It was a book about Jesus that told his life’s story. As you can imagine, there were glossy pictures of his birth, with beautiful angels dancing in the sky, there were pictures of Jesus calling fishermen, there were bright pictures of Jesus as a young boy teaching in the temple, pictures of Jesus telling the little children to come to him, there were pictures of crowds following Jesus and pictures of Jesus healing people. And then, of course, there were the hard pictures, the pictures of Jesus carrying his cross and the darkly painted picture of Jesus dying on the cross.
We may think this little boy would have a favorite picture, one that he turned back to over and over again. Indeed, he did, but it wasn’t the brightly dancing angels, it wasn’t supernatural walking on water, it wasn’t even the picture of Jesus surrounded by the little children his very age. This little boy’s favorite picture was the darkest one in the book. With an earnestness that makes you believe anew, this sage when asked what his favorite picture this sage with an earnestness that makes older weathered people believe anew turned to the darkest picture in the book; to the picture of Jesus dying on the cross and then he said, “Jesus did it on purpose.” Jesus was up on the cross on purpose! Jesus choose to be on the cross – he did it intentionally.
I imagine this little boy has learned what “on purpose” means. He is learning the difference of true intentions and accidents. When another child bumps into him at daycare, the teacher tells him, “It was an accident. She didn’t do it on purpose.” Or when, his pancakes flop to the floor, as he tries to cut them with his knife, he tells his mother, “It was an accident. I didn’t do it on purpose.” I imagine this little boy has learned that sometimes in life, things just happen – we bump into each other, we make messes, we hurt each other – not on purpose but just because that is what sometimes happens in life. Things you do ‘on purpose’ are not accidents but show our true intentions. Sometimes those are mean-spirited and hurtful, planting a new crop of sin with hearty roots. Sometimes those are lifegiving, kind, and respectful; planting a new crop of hope with hearty roots demonstrations of loving and serving our neighbor because God first loved us.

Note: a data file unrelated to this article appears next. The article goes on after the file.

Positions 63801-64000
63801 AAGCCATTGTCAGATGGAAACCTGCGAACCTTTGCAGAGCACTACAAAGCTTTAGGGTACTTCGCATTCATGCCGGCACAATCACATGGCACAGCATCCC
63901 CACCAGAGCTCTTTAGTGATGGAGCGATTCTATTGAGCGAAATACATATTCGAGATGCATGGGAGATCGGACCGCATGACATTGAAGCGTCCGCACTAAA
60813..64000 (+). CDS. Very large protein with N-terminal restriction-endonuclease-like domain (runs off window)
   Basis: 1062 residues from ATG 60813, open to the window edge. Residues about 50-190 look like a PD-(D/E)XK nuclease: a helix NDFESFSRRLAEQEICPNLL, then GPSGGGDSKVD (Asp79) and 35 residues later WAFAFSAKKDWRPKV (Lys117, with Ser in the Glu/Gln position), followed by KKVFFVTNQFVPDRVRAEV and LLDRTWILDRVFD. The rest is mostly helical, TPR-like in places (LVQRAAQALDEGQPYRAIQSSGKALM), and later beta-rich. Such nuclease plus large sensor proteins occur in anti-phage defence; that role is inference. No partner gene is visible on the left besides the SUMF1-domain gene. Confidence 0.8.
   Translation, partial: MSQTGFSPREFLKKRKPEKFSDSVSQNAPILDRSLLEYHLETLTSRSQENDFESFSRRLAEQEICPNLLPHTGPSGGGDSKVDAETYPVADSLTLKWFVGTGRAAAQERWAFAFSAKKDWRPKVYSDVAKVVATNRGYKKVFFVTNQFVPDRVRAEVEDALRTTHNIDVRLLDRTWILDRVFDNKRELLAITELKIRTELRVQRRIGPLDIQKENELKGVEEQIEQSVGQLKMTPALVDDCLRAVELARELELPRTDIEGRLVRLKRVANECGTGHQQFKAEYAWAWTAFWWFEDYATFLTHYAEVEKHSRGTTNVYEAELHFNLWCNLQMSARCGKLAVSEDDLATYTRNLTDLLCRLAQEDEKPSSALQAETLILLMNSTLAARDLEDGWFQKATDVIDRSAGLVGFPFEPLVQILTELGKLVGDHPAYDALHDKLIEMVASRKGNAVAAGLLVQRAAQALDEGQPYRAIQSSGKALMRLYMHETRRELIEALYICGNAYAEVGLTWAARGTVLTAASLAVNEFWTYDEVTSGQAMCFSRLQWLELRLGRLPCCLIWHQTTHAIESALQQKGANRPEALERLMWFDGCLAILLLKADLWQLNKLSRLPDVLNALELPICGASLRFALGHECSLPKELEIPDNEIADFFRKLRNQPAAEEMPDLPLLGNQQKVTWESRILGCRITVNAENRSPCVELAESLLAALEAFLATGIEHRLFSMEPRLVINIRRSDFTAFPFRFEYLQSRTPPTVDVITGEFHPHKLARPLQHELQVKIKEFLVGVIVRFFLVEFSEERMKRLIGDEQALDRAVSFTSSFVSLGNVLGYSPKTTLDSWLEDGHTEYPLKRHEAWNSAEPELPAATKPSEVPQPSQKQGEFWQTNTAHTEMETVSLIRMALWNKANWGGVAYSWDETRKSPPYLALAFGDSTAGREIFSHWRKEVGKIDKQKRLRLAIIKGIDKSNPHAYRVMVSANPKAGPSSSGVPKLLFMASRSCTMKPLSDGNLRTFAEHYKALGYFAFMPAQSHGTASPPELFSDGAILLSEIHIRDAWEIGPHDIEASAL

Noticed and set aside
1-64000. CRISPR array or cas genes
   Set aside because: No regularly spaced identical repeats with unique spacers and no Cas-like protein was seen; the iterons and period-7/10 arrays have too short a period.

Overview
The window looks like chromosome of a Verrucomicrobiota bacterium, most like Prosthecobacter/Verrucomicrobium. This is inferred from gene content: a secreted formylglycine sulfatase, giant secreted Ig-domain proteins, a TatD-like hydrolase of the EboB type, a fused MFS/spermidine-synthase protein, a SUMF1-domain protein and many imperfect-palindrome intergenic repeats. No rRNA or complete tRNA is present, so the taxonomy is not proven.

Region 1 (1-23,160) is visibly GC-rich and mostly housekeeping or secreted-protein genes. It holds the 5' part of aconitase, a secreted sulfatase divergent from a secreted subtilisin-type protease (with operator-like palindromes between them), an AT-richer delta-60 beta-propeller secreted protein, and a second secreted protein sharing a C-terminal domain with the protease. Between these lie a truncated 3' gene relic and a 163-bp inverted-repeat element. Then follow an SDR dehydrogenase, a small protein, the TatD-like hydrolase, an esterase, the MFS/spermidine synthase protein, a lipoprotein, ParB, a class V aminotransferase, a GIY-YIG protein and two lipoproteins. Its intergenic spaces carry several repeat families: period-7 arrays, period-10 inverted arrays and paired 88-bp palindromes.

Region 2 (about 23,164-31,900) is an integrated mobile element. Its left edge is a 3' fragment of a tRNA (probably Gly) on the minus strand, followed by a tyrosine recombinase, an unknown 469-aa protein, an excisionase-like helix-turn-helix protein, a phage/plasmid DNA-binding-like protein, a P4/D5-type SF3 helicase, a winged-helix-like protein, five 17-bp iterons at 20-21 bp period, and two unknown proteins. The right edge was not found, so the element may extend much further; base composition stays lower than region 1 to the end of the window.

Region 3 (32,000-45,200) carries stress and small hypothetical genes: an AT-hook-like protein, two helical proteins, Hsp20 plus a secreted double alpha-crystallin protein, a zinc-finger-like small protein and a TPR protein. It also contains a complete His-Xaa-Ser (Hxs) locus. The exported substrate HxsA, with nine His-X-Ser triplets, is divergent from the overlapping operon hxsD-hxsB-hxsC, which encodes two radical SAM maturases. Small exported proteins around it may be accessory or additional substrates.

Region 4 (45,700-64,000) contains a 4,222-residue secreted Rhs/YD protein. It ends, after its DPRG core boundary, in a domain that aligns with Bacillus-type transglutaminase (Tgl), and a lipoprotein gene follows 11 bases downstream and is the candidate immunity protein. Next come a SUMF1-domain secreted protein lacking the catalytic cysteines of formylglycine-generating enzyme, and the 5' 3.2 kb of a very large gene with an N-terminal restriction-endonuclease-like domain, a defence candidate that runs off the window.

So, when this little boy pointed to his favorite picture in the book, he did so, knowing it showed Jesus’ true intentions. Jesus did die on the cross on purpose to free us from the burdens in this world that break your heart a thousand times if not once. God meant for this to happen so that God would conquer sin, death, and the Devil once and for all. John 3:16, “For God so loved the world, that He gave His only begotten Son, that whosoever believes in Him should not perish but have life everlasting.” Jesus died to bring healing and hope and new life both now and eternally for you. For me. Because death is all around us. Because the Law is all around us. Because sin is in us.
In the end, when our last breath is taken and we return to dust, the great victory is heaven is a gift freely given not because of any effort, skill, or merit on our part but entirely on the grace and goodness of God in Jesus Christ who calls sinners home.